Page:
Last fall, the eyes of the world were fixated on Standing Rock.
Among the images burned into the brains of so many abroad were those of Morton County sheriff’s department, joined by law enforcement officers from across the country, bedecked in military gear and armed to the teeth, brutalizing defenseless water protectors for expressing their first amendment rights and freedom of religion. Eyes were opened when mercs sicced vicious attack dogs on women and children guarding sacred burial grounds with their lives. Folks thousands of miles away watched in horror as they witnessed concussion grenades being thrown into crowds and elders being maced in the midst of sweat lodge raids. People will never forget live stream video picked up by mainstream media, showing hundreds of civilians being shot with water cannons in subzero temperatures by a corporate police state army. Some photos of injuries were judged too graphic to post by social media, as they revealed a young woman with a near severed limb and another who’d been blinded in one eye.
This was not Iraq or Afghanistan. There was no foreign enemy invading our shores. These events occurred in the middle of the United States, on Lakota treaty lands; and the only thing these innocent people had done was dare to stand in the way of the Dakota Access Pipeline, the same one Bismarck, North Dakota residents rejected due to fears it would contaminate their water supply. This war zone created by Dakota Access and Morton County was meant to subdue Standing Rock residents and water protectors and force them to accept an unwarranted risk to their fresh water and the desecration of ancestral graves, under the barrel of a gun.
Here in the states, hundreds of Native Nations and the American public sided with Standing Rock. Scores came to camp along the shores of the Mni Sosa (Missouri River). Others rallied in the local cities, signed petitions, and called the White House. Millions were outraged by the injustice.
Yet who is paying for the corporate police state brutality I just mentioned? You are.
Senator John Hoeven (R-ND), who accepted money from Energy Transfer Partners (the company behind the Dakota Access Pipeline) and has been vocal in his support of both the Dakota Access Pipeline as well as the Keystone XL pipeline, has announced that North Dakota will receive $15 million in federal funds to reimburse the state for costs incurred as a result of militarizing Barney Fife and company while they pushed the pipeline through for ETP and engaged in the violent, forced removal of water protectors. Hoeven slid said monies into the Department of Justice’s budget as part of Fiscal 2017 funding legislation.
By the way, Hoeven sits on the Senate Appropriations Committee and is now the chairman of the Senate Committee on Indian Affairs. Welcome to Custer’s wet dream.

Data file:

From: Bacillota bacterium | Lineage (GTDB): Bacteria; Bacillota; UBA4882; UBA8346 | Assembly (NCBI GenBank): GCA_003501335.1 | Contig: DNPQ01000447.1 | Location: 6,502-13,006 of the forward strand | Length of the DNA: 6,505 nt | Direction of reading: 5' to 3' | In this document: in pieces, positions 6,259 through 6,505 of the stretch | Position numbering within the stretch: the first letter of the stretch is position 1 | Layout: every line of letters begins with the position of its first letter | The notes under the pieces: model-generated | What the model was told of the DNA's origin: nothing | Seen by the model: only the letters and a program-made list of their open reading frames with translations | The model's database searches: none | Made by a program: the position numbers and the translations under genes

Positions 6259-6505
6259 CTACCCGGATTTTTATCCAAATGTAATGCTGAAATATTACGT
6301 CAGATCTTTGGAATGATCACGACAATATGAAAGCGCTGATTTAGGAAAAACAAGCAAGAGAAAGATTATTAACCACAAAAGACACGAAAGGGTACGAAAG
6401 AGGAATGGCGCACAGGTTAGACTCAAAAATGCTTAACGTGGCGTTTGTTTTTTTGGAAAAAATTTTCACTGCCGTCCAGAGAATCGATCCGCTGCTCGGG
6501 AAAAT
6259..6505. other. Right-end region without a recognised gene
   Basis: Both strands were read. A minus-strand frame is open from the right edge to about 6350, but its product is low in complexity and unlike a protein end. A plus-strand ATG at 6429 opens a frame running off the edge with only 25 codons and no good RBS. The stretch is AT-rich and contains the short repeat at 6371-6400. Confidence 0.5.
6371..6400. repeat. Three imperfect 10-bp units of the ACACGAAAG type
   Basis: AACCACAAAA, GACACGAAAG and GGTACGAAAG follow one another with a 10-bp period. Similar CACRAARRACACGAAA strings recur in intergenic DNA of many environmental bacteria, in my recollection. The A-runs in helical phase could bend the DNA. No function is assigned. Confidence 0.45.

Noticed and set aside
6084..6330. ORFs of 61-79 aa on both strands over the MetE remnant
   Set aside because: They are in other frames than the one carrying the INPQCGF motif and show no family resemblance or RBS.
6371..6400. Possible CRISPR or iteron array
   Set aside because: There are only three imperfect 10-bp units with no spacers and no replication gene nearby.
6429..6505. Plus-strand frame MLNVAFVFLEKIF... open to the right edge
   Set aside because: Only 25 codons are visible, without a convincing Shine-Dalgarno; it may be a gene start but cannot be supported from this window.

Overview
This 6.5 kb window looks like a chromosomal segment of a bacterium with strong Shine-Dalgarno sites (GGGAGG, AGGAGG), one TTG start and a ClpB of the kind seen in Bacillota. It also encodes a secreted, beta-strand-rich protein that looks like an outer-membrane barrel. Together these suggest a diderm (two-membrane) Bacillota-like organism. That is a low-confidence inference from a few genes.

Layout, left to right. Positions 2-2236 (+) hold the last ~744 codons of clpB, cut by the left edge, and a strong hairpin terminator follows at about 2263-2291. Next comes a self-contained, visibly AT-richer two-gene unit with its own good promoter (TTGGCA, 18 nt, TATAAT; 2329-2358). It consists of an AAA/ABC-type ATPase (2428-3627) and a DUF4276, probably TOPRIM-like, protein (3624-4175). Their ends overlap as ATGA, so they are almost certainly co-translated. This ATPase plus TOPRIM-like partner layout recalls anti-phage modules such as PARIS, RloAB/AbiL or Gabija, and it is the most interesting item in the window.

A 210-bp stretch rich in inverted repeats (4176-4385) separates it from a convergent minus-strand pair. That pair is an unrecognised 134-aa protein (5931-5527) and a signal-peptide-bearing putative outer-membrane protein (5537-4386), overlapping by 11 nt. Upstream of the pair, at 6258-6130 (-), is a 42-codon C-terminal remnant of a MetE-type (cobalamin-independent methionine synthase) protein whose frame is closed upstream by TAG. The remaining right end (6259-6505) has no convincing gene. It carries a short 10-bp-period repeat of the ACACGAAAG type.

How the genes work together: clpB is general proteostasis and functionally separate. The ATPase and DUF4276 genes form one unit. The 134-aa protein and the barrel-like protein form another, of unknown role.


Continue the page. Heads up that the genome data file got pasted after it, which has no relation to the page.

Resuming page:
The distinguished Senator from North Dakota would have us believe his state was alone in its mission to extinguish #NoDAPL. Nothing could be further from the truth.
When Morton County requested backup, law enforcement officials from across the nation came to North Dakota via the Emergency Management Assistance Compact (EMAC). The Sheriff’s Association also showed up in full force.
New York Daily News writer Shaun King obtained audio where Energy Transfer Partners freely admitted that they worked closely with the Sheriff’s Association, and wow, did they ever. They became one and the same.
Water protectors who lived at camp can attest to ETP and law enforcement’s collusion and fraternization, but the record speaks for itself.
The Sheriffs' Association has a $3.46 million dollar budget, according to tax forms. Some of this funding comes from corporate sources, like TigerSwan. TigerSwan maintains offices in Iraq and Afghanistan. TigerSwan’s CEO is a former adviser to the multinational private security firm, Blackwater. Blackwater was founded by Erik Prince, a Trump campaign donor and the brother of Betsy DeVos, the U.S. Secretary of Education. Besides funding the Sheriff’s Association, TigerSwan is in charge of Dakota Access intelligence and supervising overall security for the company. Tigerswan works for Dakota Access, while funding and partnering with the Sheriffs’ Association.
The Sheriff’s Association purchased military gear from the U.S. Department’s Defense Logistics Agency thanks to the Defense Department’s 1033 program. Think corporate welfare for the defense industry.
Wait, there’s more. Energy Transfer Partners CEO Kelcy Warren offered to reimburse North Dakota and Morton County for costs due to defending the Dakota Access Pipeline.
So why are U.S. taxpayers forking over $15 million dollars to North Dakota?
Despite the fossil fuel industry’s wishes, America is not an oil company with an army. We should not be bankrolling our own oppression.
Incidentally, the Dakota Access Pipeline is not even operational yet, and it’s already sprung a leak in South Dakota, just southwest of the Lake Traverse Reservation. End this foolishness.
Ruth Hopkins (Sisseton Wahpeton & Mdewakanton Dakota, Hunkpapa Lakota) is a writer, blogger, biologist, activist and judge.